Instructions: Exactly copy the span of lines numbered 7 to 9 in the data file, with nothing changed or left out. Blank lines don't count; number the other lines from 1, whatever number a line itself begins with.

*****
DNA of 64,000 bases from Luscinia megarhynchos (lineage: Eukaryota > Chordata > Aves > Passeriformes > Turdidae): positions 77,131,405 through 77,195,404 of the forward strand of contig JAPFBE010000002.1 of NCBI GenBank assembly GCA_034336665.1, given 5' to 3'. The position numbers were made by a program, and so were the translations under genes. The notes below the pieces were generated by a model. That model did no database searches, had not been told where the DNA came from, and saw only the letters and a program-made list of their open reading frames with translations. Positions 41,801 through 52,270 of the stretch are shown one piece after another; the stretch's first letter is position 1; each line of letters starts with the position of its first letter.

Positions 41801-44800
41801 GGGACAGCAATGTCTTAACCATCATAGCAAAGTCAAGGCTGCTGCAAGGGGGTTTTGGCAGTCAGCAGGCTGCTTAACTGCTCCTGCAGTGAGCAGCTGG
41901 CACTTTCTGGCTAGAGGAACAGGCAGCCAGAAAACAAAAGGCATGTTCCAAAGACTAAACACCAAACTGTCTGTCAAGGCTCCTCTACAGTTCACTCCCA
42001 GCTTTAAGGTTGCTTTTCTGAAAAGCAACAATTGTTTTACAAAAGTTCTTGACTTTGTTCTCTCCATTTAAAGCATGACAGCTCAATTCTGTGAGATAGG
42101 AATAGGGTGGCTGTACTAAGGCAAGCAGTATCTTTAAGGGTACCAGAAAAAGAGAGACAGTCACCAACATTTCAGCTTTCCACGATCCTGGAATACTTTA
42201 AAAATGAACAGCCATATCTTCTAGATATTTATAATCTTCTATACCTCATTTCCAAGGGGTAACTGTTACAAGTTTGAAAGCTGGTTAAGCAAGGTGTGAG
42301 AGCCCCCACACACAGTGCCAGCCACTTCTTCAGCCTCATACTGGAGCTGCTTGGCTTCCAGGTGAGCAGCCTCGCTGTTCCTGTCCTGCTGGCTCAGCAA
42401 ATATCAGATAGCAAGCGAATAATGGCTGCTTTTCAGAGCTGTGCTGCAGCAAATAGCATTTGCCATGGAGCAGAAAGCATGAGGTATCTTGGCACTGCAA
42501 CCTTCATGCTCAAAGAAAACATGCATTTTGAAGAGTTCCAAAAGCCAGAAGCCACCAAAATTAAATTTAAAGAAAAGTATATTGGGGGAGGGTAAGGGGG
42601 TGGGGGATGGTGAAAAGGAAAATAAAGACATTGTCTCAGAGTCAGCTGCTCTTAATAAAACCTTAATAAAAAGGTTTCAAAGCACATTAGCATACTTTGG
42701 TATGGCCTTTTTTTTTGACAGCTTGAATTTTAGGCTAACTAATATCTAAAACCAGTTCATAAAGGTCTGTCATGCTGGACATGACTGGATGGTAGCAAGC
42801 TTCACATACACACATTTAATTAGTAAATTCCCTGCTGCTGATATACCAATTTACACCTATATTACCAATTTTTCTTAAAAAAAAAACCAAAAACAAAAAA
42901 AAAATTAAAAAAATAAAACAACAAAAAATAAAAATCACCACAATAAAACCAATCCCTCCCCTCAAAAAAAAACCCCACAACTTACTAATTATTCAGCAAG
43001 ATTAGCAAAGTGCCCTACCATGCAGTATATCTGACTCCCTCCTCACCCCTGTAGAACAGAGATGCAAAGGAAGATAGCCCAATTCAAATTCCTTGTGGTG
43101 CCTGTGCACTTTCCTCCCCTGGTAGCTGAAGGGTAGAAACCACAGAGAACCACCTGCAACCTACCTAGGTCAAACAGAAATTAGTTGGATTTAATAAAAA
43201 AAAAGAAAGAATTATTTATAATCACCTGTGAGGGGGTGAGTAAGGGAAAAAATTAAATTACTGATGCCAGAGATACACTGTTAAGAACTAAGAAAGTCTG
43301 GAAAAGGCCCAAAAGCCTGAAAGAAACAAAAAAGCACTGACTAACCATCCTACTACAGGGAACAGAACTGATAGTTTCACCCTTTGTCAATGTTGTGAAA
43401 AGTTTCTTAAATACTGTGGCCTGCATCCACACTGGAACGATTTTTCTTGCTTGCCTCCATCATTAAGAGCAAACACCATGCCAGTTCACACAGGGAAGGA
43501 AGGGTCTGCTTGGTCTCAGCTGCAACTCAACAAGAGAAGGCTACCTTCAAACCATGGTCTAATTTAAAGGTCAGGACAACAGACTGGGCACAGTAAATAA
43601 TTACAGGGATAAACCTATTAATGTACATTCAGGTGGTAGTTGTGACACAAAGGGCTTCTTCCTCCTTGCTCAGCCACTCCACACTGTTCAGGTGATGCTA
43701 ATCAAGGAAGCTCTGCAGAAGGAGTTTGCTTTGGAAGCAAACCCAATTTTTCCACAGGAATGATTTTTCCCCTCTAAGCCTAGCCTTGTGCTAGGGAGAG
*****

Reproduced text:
42201 AAAATGAACAGCCATATCTTCTAGATATTTATAATCTTCTATACCTCATTTCCAAGGGGTAACTGTTACAAGTTTGAAAGCTGGTTAAGCAAGGTGTGAG
42301 AGCCCCCACACACAGTGCCAGCCACTTCTTCAGCCTCATACTGGAGCTGCTTGGCTTCCAGGTGAGCAGCCTCGCTGTTCCTGTCCTGCTGGCTCAGCAA
42401 ATATCAGATAGCAAGCGAATAATGGCTGCTTTTCAGAGCTGTGCTGCAGCAAATAGCATTTGCCATGGAGCAGAAAGCATGAGGTATCTTGGCACTGCAA